Season 2, Volume 2
The appeal of this show is still a mystery to many people, it seems (could it be Xena's blue eyes, auburn hair, and that leather peplum outfit?), although it has a devoted and growing fan-base. I liked the astute blending of random Greek and Roman mythologies with genre clichés, the often knowingly comic-book style of dialogue, the broadly character-based humour, and those remarkably energetic stunts. The thing I found most irritating is when the heroine does this warbling Arabian type battle cry when she charges into a fight. It sets my teeth on edge. A more than adequate timewaster if you're in the right mood, then, Xena Warrior Princess offers plenty of campy fun, mostly decent special effects and, of course, lashings of superhuman kung fu (using trampolines, not wires).
To work around an injury the lead actress suffered, the first couple of episodes in this package - Destiny and The Quest, see the heroine get (temporarily) killed, before the right combination of time-passing subplots and magical incantations catch up with Lawless' convalescent R 'n' R. In Destiny's flashback, we return to the days when Xena was still a villainess and her marauding army has captured Julius Caesar. The follow-up sees Xena's spirit incarnated in the body of a thief, played by genre superstar Bruce Campbell, to delightfully wacky comic effect! In A Necessary Evil, there's a bunch of Amazon chicks in combat bikinis fighting with one of their own who has snacked on ambrosia (food of the gods) and gained sufficient superpowers to conquer the women's tribe. A Day In The Life tracks Xena's comedic attempts to save a peasant village from a huge giant, and features some lively banter between the two heroines - especially together in the hot tub!
Sam Raimi's younger brother Ted (who used to be a regular on the ill-fated TV sci-fi series, seaQuest DSV) gets to play the macho womanising hero in For Him The Bell Tolls, when Aphrodite's love-versus-lust spell breaks up a happy couple. One of the better stories this season, The Execution, sees Trancers star Tim Thomerson in a welcome guest role as an escaped convict who gets hunted by Xena. But is he an innocent man, or is demon alcohol to blame for the murder he's accused of? Blind Faith reinforces the idea of Xena's invincibility in combat, when she's still able to trounce all-comers even when she's rendered sightless after a duel. In Ulysses, Xena defies the wrath of sea god Poseidon to help the voyager of legend survive his long journey home. The sirens are diverting enough but guest star, John D'Aquino, has all the charisma of a telephone pole.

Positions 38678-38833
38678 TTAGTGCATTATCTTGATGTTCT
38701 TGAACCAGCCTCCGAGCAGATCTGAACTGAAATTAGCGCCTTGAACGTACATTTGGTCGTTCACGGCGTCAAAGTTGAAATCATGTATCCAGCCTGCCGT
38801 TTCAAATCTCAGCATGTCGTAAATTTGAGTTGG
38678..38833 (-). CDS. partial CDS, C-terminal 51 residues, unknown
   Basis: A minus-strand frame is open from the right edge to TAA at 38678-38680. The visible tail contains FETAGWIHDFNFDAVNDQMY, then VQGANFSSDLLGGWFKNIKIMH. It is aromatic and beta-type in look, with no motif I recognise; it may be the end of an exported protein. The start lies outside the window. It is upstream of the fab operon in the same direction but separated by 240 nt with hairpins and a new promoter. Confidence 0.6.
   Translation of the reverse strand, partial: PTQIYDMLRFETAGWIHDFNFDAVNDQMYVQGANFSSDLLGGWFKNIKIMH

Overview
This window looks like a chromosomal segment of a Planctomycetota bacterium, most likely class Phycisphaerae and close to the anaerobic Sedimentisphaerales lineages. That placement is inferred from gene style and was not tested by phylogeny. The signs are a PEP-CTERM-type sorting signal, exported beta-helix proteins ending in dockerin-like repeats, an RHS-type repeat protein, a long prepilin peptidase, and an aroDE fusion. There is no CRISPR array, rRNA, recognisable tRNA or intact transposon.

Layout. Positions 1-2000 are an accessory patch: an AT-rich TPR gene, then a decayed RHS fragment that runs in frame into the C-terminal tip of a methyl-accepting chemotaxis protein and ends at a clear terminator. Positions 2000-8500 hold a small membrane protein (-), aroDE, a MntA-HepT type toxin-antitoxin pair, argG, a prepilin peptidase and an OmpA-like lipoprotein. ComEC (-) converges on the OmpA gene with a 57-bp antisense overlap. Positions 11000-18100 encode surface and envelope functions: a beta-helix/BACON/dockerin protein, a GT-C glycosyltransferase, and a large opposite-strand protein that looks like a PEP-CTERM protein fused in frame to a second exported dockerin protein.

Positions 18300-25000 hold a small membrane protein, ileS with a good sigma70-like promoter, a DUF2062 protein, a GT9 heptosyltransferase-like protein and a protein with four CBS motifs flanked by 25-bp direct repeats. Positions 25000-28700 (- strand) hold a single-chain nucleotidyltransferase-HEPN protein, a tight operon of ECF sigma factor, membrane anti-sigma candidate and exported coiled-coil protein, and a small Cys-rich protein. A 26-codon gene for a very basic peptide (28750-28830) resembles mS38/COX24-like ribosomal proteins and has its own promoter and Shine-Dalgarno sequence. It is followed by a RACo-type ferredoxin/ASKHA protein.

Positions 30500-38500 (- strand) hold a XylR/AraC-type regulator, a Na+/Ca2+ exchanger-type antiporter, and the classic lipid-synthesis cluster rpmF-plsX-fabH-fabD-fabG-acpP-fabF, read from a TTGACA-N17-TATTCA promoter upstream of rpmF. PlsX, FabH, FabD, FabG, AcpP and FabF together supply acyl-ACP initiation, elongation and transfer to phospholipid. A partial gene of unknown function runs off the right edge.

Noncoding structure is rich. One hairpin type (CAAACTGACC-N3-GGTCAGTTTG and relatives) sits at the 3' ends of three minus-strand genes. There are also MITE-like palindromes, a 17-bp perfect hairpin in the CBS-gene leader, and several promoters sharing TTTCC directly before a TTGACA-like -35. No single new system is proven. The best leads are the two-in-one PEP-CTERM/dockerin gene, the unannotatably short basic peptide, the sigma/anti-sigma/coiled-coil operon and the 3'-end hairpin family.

The Price is undoubtedly the standout episode of this boxset. A horror story on a minor-epic scale, this features a cannibal-tribe called the Horde, which attack a military outpost and crucify many of their victims along the riverbank where the heroines stop to fish. Inevitably, Xena takes command of the besieged garrison, but how can she motivate a defeated army to victory? The Lost Mariner features another distinguished guest star in the form of Tony Todd, playing the accursed character of the title with all the heavyweight tragedy he can muster. He sails into hell and high water with Xena aboard his ship, and the visual effects include an impressively generated whirlpool. The season ends on a happy note with A Comedy Of Eros. Love is in the air, magic arrows, too, as a heavenly cherub has all emotions running hot and cold, including Xena and a swarthy warlord.
DVD extras: just a photo gallery (on Disc three), and episode selection options on each.